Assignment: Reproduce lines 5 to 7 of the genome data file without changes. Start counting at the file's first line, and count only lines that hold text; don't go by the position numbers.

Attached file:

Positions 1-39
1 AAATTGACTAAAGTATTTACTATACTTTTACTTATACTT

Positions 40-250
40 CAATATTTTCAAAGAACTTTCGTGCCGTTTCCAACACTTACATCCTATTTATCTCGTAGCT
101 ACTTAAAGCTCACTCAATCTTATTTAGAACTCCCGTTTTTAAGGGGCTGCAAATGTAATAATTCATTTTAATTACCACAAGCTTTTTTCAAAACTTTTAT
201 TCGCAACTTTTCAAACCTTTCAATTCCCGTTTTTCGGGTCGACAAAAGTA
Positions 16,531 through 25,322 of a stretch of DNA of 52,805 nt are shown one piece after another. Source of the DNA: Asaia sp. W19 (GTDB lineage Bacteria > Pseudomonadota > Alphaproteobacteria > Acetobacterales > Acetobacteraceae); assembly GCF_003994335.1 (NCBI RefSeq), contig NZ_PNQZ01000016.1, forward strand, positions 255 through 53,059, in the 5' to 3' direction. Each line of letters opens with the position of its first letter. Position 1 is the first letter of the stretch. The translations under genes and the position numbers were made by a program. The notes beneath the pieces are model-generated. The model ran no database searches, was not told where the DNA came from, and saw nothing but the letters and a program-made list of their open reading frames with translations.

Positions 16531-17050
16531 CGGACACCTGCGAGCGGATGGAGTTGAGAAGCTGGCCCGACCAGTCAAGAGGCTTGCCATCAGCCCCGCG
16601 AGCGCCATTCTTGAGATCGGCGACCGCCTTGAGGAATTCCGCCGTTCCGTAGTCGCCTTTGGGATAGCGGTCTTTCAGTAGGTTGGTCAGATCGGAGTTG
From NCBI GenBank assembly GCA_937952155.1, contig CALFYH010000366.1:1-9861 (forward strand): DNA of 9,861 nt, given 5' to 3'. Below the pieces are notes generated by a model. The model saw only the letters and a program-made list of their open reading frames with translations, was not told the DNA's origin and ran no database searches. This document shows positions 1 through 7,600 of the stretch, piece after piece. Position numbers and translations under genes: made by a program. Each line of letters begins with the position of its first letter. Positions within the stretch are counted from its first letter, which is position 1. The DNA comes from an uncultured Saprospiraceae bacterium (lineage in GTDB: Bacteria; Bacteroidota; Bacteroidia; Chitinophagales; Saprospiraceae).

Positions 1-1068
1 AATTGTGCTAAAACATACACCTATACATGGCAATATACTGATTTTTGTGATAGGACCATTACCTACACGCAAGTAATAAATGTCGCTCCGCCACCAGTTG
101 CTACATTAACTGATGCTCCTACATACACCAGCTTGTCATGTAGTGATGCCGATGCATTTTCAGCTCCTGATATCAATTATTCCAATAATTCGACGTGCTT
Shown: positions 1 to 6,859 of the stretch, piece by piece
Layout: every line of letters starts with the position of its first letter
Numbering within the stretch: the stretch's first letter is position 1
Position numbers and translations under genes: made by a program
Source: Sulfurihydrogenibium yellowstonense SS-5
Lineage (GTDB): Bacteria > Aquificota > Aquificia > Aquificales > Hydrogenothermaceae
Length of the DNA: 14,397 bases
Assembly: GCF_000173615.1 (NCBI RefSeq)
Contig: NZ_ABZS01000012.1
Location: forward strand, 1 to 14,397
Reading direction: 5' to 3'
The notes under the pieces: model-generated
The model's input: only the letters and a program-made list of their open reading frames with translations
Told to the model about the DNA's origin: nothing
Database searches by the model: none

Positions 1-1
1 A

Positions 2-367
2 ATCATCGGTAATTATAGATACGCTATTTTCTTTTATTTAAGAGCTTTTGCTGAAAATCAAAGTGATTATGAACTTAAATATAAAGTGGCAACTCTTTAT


101 ACTTAAAGCTCACTCAATCTTATTTAGAACTCCCGTTTTTAAGGGGCTGCAAATGTAATAATTCATTTTAATTACCACAAGCTTTTTTCAAAACTTTTAT
201 TCGCAACTTTTCAAACCTTTCAATTCCCGTTTTTCGGGTCGACAAAAGTA
Positions 16,531 through 25,322 of a stretch of DNA of 52,805 nt are shown one piece after another. Source of the DNA: Asaia sp. W19 (GTDB lineage Bacteria > Pseudomonadota > Alphaproteobacteria > Acetobacterales > Acetobacteraceae); assembly GCF_003994335.1 (NCBI RefSeq), contig NZ_PNQZ01000016.1, forward strand, positions 255 through 53,059, in the 5' to 3' direction. Each line of letters opens with the position of its first letter. Position 1 is the first letter of the stretch. The translations under genes and the position numbers were made by a program. The notes beneath the pieces are model-generated. The model ran no database searches, was not told where the DNA came from, and saw nothing but the letters and a program-made list of their open reading frames with translations.